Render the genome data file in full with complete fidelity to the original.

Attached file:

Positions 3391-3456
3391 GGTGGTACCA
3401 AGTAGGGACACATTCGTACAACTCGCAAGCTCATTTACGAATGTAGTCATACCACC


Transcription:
Positions 3391-3456
3391 GGTGGTACCA
3401 AGTAGGGACACATTCGTACAACTCGCAAGCTCATTTACGAATGTAGTCATACCACC